This book sets out to explore these myths, to present a comprehensive history of the Yorkshire schools (in particular told through their advertisements), and to collect all the previously-published accounts of life at these schools — those that appeared before 1838 and those that appeared afterwards — bringing them all together for the first time. It is hoped that, by presenting all the evidence in one place, a full and balanced picture of the Yorkshire schools will help differentiate between the facts and the fiction.

Published by Mosaic (Teesdale) Ltd., Snaisgill, Middleton-in-Teesdale,
Co. Durham DL12 0RP 
Paperback, 380 pages.
Available HERE.

Saturday, June 3, 2017

Worden Wood, the Ghost of Buster Brown


  R |ichard Fenton Outcault grew to despise his own creation, THE YELLOW KID, once it became associated with Yellow Journalism. On several occasions he downright cursed him.
“When I die, don’t wear yellow crepe, don’t let them put a Yellow Kid on my tombstone, and don’t let the Yellow Kid himself come to my funeral.” — R.F. Outcault (1863-1928)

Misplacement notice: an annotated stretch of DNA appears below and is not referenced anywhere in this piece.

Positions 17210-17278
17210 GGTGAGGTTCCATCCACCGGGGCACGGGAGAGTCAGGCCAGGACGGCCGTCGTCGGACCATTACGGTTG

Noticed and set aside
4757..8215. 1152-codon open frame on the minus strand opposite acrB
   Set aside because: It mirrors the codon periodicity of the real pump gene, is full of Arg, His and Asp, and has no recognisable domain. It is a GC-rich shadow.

Outcault was three-plus years away from the Herald when the topper and the following page from BUSTER BROWN ON HIS TRAVELS, Cupples & Leon, 1909, were drawn. Rick Marschall informs us BUSTER BROWN was drawn, anonymously, these years by Worden Wood.

Other Buster Brown ghosts included Will Lawler, Norman Jennett and Wallace Morgan. Rumor has it that Winsor McCay drew a few Buster Brown pages in 1910.

Checking some Sunday pages with Little Nemo on the front page, Pierre-Henry Lenfant of Lomé (TOGO) found on the reverse some unsigned ghosted black and white Buster Brown (below). Those pages were published in 1909 in the Los Angeles Sunday Times, and the Saint Louis Republic and would also appear to be Worden Wood’s work. 

[1] Worden Wood, 1909
[2] May 16, 1909
[3] Sep 12, 1909
[4] Dec 19, 1909
[5] Brazilian kids magazine O Tico-Tico, 
No. 559, June 21, 1916
Luís Gomes Loureiro.
[6] By Worden Wood, 1909
[7] By R.F. Outcault, Aug 16, 1903


Thanks to my dear niece Megan Evans for the gift of Buster Brown on His Travels.